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60 Cards in this Set

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Oral-phase disorders affecting the oral preparatory and oral propulsive phases usually result from impaired control of the tongue. Patients may have difficulty chewing solid food and initiating swallows. When drinking a liquid, patients may find it difficult to contain the liquid in the oral cavity before swallowing. As a result, liquid spills prematurely into the unprepared pharynx, often resulting in aspiration.
Oral phase
If pharyngeal clearance is impaired severely, a patient may be unable to ingest sufficient amounts of food and drink to sustain life. In people without dysphasia, small amounts of food commonly are retained in the valleculae or pyriform sinus after swallowing. In case of weakness or lack of coordination of the pharyngeal muscles, or poor opening of the upper esophageal sphincter, patients may retain excessive amounts of food in the pharynx and experience overflow aspiration after swallowing.
Pharyngeal phase
Impaired esophageal function can result in retention of food and liquid in the esophagus after swallowing. This retention may result from mechanical obstruction, motility disorder, or impaired opening of the lower esophageal sphincter.
Esophageal phase
PASSAGE OF FOOD OR NON-FOOD MATERIAL BELOW THE LEVEL OF THE VOCAL FOLDS
ASPIRATION
swallowing disorders are ___________encountered more frequently in rehabilitation medicine than in most other medical specialties.
Neurologic
_________is the leading cause of neurologic dysphagia
Stroke
Approximately ____ of patients with stroke have dysphagia, which is the most significant risk factor for development of pneumonia; this can also delay the patient's functional recovery.
51-73%
Pneumonia accounts for about ____ of all stroke-related deaths and represents the third highest cause of death during the first month after a stroke, although not all these cases of pneumonia are attributable to aspiration of food.
34%
Esophageal-to-pharyngeal backflow due to esophageal abnormality
Tracheoesophageal fistula
Zenker diverticulum
Reflux
symptoms and disorders of the esophageal phase
*1/3 size at birth
*Narrow dimensions of subglottisand glottis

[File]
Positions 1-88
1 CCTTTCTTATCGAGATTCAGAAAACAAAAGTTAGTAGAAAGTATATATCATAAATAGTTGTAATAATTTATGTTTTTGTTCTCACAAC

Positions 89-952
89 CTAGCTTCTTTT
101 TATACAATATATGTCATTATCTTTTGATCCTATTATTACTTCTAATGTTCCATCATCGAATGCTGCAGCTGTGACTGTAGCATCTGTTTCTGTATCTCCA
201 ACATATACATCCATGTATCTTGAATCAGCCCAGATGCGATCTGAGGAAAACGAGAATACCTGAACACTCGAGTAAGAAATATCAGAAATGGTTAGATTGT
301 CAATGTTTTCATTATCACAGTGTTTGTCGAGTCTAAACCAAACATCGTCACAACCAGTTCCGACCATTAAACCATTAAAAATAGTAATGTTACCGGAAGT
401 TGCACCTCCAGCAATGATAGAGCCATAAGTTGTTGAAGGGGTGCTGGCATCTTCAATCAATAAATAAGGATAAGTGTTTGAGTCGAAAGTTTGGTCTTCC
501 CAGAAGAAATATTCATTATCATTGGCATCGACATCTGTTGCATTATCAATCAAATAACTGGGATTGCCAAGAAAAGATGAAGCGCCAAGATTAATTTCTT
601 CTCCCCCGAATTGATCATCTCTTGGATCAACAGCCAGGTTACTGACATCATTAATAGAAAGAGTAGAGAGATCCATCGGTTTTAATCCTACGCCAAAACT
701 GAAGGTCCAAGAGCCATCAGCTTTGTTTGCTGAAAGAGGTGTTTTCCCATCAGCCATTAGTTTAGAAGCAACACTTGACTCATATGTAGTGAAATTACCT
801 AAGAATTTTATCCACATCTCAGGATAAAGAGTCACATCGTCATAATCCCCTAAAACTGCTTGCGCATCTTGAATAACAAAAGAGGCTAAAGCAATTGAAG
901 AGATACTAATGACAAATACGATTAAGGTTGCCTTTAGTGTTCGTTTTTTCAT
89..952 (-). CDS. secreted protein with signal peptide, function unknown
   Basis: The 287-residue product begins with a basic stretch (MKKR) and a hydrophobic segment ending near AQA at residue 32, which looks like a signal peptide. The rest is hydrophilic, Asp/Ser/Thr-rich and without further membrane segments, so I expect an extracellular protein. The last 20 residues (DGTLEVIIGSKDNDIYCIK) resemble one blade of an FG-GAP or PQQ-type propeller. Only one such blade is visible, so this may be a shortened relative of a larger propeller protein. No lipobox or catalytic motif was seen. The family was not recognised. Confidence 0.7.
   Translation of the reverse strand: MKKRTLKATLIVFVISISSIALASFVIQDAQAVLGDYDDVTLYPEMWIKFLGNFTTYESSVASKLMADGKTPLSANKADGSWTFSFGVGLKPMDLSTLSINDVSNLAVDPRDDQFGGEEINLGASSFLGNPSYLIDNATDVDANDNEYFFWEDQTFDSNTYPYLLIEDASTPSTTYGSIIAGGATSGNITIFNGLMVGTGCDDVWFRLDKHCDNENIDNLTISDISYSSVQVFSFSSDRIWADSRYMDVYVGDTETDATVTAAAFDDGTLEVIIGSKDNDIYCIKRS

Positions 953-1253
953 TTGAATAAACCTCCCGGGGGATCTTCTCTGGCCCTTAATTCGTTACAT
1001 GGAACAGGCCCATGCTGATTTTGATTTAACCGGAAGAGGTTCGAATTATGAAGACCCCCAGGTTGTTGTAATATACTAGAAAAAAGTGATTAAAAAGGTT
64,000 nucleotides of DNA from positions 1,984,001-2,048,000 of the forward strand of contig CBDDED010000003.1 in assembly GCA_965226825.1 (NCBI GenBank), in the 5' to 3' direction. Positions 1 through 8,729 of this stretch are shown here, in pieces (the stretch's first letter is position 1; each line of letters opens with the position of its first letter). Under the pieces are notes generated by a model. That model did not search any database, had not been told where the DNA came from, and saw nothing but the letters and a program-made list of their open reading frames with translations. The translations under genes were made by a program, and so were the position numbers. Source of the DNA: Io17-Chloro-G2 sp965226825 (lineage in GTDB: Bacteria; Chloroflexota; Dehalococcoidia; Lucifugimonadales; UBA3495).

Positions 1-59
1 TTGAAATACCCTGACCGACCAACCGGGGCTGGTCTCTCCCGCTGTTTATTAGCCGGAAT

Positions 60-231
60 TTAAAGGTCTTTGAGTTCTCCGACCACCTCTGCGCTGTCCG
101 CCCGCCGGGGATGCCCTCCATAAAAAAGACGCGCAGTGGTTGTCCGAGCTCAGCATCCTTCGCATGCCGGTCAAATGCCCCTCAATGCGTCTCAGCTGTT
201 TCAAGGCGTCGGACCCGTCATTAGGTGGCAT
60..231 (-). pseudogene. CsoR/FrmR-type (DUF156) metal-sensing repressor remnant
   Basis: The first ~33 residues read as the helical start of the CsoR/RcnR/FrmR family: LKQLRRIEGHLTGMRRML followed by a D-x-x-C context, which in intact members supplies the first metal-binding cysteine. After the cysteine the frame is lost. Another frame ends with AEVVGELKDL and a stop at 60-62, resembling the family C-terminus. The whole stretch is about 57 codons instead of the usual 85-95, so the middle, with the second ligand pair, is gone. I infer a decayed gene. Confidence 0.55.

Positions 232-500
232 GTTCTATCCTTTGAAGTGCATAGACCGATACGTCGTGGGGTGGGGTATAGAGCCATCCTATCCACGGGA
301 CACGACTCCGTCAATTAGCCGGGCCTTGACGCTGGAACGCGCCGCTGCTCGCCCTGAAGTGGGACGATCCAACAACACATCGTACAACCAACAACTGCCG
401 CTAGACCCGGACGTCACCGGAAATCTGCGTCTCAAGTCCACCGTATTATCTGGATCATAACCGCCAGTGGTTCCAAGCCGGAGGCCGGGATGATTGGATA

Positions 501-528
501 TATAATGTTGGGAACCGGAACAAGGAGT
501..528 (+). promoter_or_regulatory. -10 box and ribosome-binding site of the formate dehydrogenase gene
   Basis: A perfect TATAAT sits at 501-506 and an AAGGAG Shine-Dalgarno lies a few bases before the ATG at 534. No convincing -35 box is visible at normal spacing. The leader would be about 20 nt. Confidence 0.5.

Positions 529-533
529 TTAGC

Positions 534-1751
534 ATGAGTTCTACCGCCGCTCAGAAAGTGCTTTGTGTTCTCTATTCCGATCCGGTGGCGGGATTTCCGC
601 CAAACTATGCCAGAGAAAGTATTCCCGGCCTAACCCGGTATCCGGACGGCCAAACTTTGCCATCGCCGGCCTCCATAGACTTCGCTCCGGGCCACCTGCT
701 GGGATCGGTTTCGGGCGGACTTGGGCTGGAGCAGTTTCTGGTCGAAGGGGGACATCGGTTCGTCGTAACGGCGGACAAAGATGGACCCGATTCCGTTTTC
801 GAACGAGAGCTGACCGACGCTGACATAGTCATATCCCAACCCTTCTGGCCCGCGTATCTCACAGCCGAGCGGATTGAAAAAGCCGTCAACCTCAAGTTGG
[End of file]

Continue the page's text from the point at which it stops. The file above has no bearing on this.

*subglottisis the narrowest (4-5mm in diameter)
*Higher in the neck
*C4 at birth vsC6-7 at 15 y/o
*Epiglottis is narrower
Differences in Adults vs Infants
Inspiratorystridor(Supraglottic& glottic)
Stridor
Breathing Passage
-Airway protection
-Aid in the clearance of secretion
-Vocalization
Laryngeal Function
Airway obstruction
-Feeding difficulties
-Abnormalities of Phonation
Symptoms of Laryngeal Anomalies
-First level-Epiglottis, aryepiglotticfolds & arytenoids
-Second level-False vocal folds
-Third level-True vocal folds
-Anomalies of any of this structures lead to aspiration and swallowing dysfunction
-Symptoms-coughing, choking and gagging episodes, stasis of secretion, and recurrent pneumonia
Airway protection
-Most common congenital laryngeal anomaly (50-75%)
-Most frequent cause of stridorin children
-Male predominance 2:1
-Flaccidity of supraglotticlaryngeal tissues
-Characterized by inward collapse of supraglotticstructures during inspiration
Laryngomalacia
MOVEMENT OF CONTENTS OF THE STOMACH UP AND OUT OF THE STOMACH INTO THE ESOPHAGUS
GASTROESOPHAGEAL REFLUX DISEASE (GERD)
Awake flexible fiberopticlaryngoscopy
Diagnosis of Laryngomalacia
Observation-most cases resolve spontaneously
Treatment of Laryngomalacia
cecal pouch of mucous membrane in anterior roof of the laryngeal ventricle
Saccule
Dilation or herniationof the saccule
-Communicateswith the lumen of the larynx
-Filled by air or mucous
-Internal-extend posterosuperiorinto the aryepiglotticfold
-External-protrude through the thyrohyoidmembrane
-Combined-External + internal
Laryngoceles
Congenital cyst of the larynx or laryngeal mucocele
-No communicationwith the laryngeal lumen
-Filled with mucous (no air)
-Developmental-failure to maintain patencyof the saccular orifice
-Two types
-Anterior saccularcyst-
-Protrudes into the ventricle
-Lateral saccularcyst
-extends into the false vocal cords and aryepiglotticfolds
Saccular Cyst
-Intermittent hoarseness and dyspnea
-Weak cry or aphonia
Symptoms of Laryngocele
-respiratory distress with inspiratorystridor
-inaudible or muffle cry
-occasionally dysphagia
Symptoms of Saccular cyst
Treatment of Laryngoceles& SaccularCyst
Third most common congenital laryngeal anomaly producing stridor
Vocal Cord Paralysis
Awake flexible fiberopticlaryngoscopy
Vocal Cord Paralysis Diagnosis
Prematurity Cerebral palsy Autism Head and neck abnormalities Muscle weakness in the face and neck Gastroesophageal reflux Multiple medical problems Respiratory difficulties Medications that may cause lethargy or decreased appetite Problems with parent-child interactions at mealtime
Causes of feeding and swallowing problems(infants and children)
Poor feeding Difficulty chewing Difficulty drinking from a bottle or cup Difficulty breast feeding Refusing food or liquid Coughing or choking while eating or drinking Excessive drooling and food spilling from the mouth Liquid leaking out the nose Gagging Vomiting during meals Increased congestion during meals Increased fussiness or crying during meals Accepting only certain types of food (only pureed foods or only crunchy foods) Poor weight gain Frequent respiratory infections or pneumonia (may occur when food or liquid is aspirated into the airway, rather than swallowed effectively)